Molecular Targeted Therapy of Pediatric Neoplasms

  • Elizabeth A. SokolEmail author
  • Navin R. Pinto
Part of the Molecular Pathology Library book series (MPLB)


Survival in pediatric cancer has overall increased significantly over the last several decades. However outcomes for patients with a subset of aggressive pediatric malignancies as well as those with relapsed and refractory cancer remain very poor. New targeted therapies are needed for these diseases. There are fewer mutations found in pediatric cancers than in most adult cancers, and more often, there is a single genetic driver caused by either a translocation or loss of heterozygosity.

Here we present an overview of a variety of targeted therapies in various stages of development in pediatrics. Targeting metabolic differences and aberrant signaling is frequently used in standard therapy. Increasingly, targeting cancer cell surface-associated proteins is being utilized as well. Cancer immunotherapy is a rapidly evolving field that utilizes the patient’s immune system in various ways to recognize and attack cancer cells. This includes antibody-dependent cell-mediated cytotoxicity, checkpoint inhibition, chimeric antigen receptor T cells, bispecific T-cell engagers, and other more experimental therapies. Additionally, we discuss several other modalities with unique mechanisms of targeting cancer cells.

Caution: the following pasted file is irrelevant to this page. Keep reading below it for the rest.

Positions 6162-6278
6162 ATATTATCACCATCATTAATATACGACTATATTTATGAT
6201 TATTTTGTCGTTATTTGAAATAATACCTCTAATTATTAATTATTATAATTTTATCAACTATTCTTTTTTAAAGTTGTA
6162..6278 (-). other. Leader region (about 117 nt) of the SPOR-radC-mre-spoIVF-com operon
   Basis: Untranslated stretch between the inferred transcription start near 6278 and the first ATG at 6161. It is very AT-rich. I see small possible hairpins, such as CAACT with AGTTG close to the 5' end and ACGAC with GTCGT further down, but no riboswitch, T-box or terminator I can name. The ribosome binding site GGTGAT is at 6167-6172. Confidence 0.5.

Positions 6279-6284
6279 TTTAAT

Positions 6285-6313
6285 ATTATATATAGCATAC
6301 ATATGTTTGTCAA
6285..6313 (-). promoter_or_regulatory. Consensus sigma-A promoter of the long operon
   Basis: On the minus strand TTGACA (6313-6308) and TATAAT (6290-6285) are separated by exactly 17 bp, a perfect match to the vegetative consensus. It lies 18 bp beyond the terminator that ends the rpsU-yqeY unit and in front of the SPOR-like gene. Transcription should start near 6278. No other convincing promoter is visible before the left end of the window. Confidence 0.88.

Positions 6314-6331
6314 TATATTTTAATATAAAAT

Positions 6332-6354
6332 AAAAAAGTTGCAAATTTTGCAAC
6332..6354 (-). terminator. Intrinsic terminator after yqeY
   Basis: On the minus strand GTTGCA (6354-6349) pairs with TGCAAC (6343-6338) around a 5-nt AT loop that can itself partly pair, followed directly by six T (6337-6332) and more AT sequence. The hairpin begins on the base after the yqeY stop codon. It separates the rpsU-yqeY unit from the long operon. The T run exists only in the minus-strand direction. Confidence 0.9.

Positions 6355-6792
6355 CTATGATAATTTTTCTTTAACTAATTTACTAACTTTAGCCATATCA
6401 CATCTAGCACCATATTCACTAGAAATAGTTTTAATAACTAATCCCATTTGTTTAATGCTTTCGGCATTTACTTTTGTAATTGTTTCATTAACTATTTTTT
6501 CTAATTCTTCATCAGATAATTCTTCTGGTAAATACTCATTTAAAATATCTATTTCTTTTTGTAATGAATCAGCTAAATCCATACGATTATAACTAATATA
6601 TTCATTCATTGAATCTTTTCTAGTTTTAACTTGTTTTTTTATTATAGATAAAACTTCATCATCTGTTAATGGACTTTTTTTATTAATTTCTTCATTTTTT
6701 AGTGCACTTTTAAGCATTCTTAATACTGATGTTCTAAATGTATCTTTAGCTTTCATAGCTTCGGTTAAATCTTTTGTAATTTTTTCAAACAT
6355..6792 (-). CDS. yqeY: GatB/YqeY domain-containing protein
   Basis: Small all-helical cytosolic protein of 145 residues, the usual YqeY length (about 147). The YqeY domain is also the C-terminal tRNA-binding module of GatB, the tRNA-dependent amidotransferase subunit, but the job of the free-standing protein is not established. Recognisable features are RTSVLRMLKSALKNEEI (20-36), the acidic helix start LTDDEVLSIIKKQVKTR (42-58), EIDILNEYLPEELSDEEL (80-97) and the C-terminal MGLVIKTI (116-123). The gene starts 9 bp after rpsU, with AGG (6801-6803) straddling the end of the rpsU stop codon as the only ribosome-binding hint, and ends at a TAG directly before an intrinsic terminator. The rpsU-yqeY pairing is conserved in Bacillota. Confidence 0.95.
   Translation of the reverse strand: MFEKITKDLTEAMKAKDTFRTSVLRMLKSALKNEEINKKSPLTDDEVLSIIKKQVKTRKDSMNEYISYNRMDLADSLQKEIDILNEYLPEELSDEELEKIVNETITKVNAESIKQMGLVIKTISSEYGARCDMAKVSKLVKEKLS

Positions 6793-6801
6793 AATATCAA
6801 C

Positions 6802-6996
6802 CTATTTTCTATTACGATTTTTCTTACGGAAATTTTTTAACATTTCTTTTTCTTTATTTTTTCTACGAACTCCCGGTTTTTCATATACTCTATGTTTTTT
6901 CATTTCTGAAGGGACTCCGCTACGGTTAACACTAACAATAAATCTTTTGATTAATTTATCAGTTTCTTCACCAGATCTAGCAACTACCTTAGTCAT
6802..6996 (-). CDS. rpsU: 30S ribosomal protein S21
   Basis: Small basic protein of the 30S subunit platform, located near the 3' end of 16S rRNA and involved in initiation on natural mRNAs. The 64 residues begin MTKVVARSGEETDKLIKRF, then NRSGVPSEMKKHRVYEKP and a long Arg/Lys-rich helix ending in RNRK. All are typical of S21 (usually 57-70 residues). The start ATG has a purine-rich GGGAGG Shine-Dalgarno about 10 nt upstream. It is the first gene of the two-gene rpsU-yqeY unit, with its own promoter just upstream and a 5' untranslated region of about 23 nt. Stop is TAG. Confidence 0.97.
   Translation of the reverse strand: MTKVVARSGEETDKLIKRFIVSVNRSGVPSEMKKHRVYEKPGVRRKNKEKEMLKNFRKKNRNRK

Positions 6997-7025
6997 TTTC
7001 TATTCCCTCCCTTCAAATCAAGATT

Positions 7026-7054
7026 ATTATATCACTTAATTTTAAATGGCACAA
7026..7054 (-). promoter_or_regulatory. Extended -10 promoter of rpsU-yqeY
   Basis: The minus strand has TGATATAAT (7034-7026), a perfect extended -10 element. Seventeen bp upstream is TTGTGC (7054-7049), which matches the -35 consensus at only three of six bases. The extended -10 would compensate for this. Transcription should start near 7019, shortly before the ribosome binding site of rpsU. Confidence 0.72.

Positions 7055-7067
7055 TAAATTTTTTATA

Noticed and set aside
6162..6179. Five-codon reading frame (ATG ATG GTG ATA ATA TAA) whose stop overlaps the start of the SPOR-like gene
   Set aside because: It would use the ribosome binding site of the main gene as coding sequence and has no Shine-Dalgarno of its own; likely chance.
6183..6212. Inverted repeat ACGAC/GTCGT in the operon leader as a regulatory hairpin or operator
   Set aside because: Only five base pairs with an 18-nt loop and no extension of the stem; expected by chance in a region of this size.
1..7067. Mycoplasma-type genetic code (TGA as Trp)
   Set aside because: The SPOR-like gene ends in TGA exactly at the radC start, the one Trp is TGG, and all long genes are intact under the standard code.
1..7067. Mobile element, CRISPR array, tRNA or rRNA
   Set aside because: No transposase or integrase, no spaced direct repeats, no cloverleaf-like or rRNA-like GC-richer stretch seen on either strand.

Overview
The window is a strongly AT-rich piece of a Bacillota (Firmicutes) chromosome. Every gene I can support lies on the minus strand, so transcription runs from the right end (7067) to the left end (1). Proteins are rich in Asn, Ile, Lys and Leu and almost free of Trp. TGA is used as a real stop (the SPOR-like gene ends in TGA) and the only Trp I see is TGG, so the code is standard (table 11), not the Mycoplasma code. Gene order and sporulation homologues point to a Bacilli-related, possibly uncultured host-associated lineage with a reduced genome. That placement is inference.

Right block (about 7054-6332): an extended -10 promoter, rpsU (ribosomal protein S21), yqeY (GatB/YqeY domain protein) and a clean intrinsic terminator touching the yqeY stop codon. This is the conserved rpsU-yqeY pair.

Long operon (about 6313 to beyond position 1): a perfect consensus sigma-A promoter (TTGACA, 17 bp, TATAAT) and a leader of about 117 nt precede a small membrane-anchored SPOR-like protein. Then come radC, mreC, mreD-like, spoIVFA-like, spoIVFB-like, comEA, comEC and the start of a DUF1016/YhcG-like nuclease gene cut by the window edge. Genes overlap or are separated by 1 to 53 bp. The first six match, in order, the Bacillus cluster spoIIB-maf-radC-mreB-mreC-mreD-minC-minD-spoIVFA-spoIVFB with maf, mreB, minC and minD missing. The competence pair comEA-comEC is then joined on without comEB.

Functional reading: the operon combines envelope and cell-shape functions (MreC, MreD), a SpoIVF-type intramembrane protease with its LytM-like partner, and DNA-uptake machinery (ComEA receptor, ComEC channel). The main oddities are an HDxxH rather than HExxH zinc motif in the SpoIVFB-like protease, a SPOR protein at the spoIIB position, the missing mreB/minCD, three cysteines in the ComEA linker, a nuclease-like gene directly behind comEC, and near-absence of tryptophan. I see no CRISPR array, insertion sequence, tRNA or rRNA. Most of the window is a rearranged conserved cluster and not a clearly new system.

There is a large amount of work being done to expand the use of targeted therapies in pediatrics. These studies require collaboration between investigators and institutions to broaden the availability of targeted therapies in the future.


Pediatric oncology Precision medicine Immunotherapy 


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Copyright information

© Springer International Publishing AG, part of Springer Nature 2018

Authors and Affiliations

  1. 1.Department of PediatricsUniversity of Chicago Comer Children’s HospitalChicagoUSA
  2. 2.Department of PediatricsSeattle Children’s HospitalSeattleUSA

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